My favourite headphones are my Beyerdynamic DT 990 PRO (250OHM), which some people criticise for being a bit harsh, I'm not sure why. I don't have many dedicated headphone amps to compare it with but the DAC2 makes them sound better than anything else I have. It gives an unforced, close-up presentation of the performance with great texture, timbre and subtlety with no hint of a 'U' shape, a 'V' shape or any other shape. Dying echos, when they exist, can almost be counted. I also get a great performance using my Shure SE535s - which are again the best earphones I have heard.

For head-phone amp comparison, the next best I own is an Oppo HA2. The Oppo is good enough that it even made me sell my A&K but the DAC2 is significantly better. It seems to grab the headphones and make them do what IT wants rather than what they want. So, if you don't want 'neutral', don't buy a DAC2, but if you really want to hear the recording, I have yet to hear anything better.

I have not yet heard a DAC3 but I am told they are very similar sounding but 'technically' better.
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Good stuff!
Pros: -.
Cons: -.
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Its a studio stuff for monitoring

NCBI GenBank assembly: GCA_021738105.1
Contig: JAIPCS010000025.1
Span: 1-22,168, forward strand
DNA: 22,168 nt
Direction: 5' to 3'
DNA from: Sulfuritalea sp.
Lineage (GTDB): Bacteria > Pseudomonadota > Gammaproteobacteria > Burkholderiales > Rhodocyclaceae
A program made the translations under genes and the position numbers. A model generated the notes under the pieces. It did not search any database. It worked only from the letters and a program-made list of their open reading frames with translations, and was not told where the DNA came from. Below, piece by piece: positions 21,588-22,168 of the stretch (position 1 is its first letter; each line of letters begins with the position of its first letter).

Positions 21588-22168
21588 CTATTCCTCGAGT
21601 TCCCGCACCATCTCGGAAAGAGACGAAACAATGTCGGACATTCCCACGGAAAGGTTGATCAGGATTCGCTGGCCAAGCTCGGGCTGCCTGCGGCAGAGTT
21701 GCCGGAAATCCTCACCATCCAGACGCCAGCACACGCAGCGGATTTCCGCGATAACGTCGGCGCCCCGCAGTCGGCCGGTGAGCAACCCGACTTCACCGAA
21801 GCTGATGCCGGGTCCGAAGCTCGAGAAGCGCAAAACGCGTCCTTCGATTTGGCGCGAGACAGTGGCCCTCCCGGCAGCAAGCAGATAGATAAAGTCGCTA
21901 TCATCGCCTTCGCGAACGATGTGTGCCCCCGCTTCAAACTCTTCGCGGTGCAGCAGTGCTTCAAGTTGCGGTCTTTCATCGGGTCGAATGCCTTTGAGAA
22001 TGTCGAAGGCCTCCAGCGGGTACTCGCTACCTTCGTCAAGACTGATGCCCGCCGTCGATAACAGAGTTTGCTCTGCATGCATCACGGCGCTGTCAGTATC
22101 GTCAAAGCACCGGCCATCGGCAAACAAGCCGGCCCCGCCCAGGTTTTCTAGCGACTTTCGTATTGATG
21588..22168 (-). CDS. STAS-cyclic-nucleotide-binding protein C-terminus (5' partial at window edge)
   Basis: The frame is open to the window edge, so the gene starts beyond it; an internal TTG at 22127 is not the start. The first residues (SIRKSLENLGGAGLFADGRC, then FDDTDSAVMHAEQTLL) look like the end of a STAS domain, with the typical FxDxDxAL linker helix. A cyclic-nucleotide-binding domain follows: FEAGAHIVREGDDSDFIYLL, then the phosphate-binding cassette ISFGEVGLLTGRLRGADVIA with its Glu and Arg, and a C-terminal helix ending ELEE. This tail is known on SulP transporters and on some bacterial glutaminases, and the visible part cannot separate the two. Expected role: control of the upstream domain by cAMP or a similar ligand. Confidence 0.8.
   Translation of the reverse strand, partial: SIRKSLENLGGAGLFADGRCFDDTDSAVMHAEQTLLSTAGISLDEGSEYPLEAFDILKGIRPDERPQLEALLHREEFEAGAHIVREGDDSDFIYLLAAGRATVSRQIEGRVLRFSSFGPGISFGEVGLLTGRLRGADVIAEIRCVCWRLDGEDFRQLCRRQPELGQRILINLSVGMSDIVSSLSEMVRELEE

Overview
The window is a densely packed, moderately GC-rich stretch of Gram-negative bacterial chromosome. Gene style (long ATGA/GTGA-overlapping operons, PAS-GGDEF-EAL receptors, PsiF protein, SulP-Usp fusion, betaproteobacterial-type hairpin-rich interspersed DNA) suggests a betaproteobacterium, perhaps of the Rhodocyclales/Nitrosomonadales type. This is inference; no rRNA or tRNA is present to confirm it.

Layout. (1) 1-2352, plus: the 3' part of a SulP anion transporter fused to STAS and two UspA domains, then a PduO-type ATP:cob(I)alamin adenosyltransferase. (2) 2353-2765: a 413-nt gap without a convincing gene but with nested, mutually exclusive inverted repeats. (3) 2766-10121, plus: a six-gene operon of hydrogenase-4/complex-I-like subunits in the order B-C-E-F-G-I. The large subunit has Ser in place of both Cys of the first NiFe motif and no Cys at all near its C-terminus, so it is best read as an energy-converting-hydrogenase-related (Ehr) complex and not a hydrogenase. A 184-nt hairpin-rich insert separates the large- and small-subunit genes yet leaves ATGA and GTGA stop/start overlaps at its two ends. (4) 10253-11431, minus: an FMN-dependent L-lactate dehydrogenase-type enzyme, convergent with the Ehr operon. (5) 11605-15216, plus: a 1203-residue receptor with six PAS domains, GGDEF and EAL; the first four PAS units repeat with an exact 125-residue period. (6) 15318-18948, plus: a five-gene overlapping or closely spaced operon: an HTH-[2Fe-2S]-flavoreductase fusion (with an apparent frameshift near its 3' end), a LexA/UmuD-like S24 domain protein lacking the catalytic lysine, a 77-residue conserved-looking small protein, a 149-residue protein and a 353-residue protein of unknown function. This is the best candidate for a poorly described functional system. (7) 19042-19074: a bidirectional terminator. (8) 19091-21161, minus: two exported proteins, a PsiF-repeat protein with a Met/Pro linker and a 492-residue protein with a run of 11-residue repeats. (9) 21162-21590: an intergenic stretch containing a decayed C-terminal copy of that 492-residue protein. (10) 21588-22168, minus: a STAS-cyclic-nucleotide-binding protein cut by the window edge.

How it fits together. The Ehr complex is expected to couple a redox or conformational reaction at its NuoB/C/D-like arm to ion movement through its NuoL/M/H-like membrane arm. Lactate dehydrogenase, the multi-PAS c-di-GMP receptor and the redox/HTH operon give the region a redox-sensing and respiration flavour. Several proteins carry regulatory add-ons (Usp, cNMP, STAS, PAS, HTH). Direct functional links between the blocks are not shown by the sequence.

Why da heck did you even buy it when you need a weird coloured sound
Pros: studio like sound, great build, nice remote
Cons: Usb can be finicky
The benchmark dac2 HGC surprised me in many ways. The studio like sound and honest nature paired very well with the HD600. Its performance rests between my Primaluna Dialogue Premium HP integrated amp ($4399), used with a Chord 2Qute DAC ($1799), and my Chord mojo dac ($600) used with the Venture Electronics Runabout 2.0 amp ($358).j The unit and remote areboth very well built, and even for their size, have a high end appearance. The Benchmarks quad chipset Dac has a very nice analog sound, giving me the bass detail and soundstage one would expect at this price. The motorized ALPS volume pot is a key feature, keeping the soundstage perfectly balanced while adjusting. The soundstage is very wide, with clear vocal and instrument separation, and good layering. Instruments have great detail, shading, and texture, which i can find the Chord Mojo lacking during complex passes. The detail, micro detail, and soundstage depth is lacking what the Primaluna/ 2qute combo brings to the show. The HGC, however, can make up for it with its own analog sound and presentation which i have come to admire over a few months. I recommend this to anyone looking for a great reference level kit.
I used a 2014 Apple mac mini running Tidal hifi, to a Wyred4Sound Recovery usb Femto reclocker, to all dacs in this review. My main headphones are the Sennheiser HD600, also I used my Venture Electronics Duke IEM, and Zen 2.0 Black edition.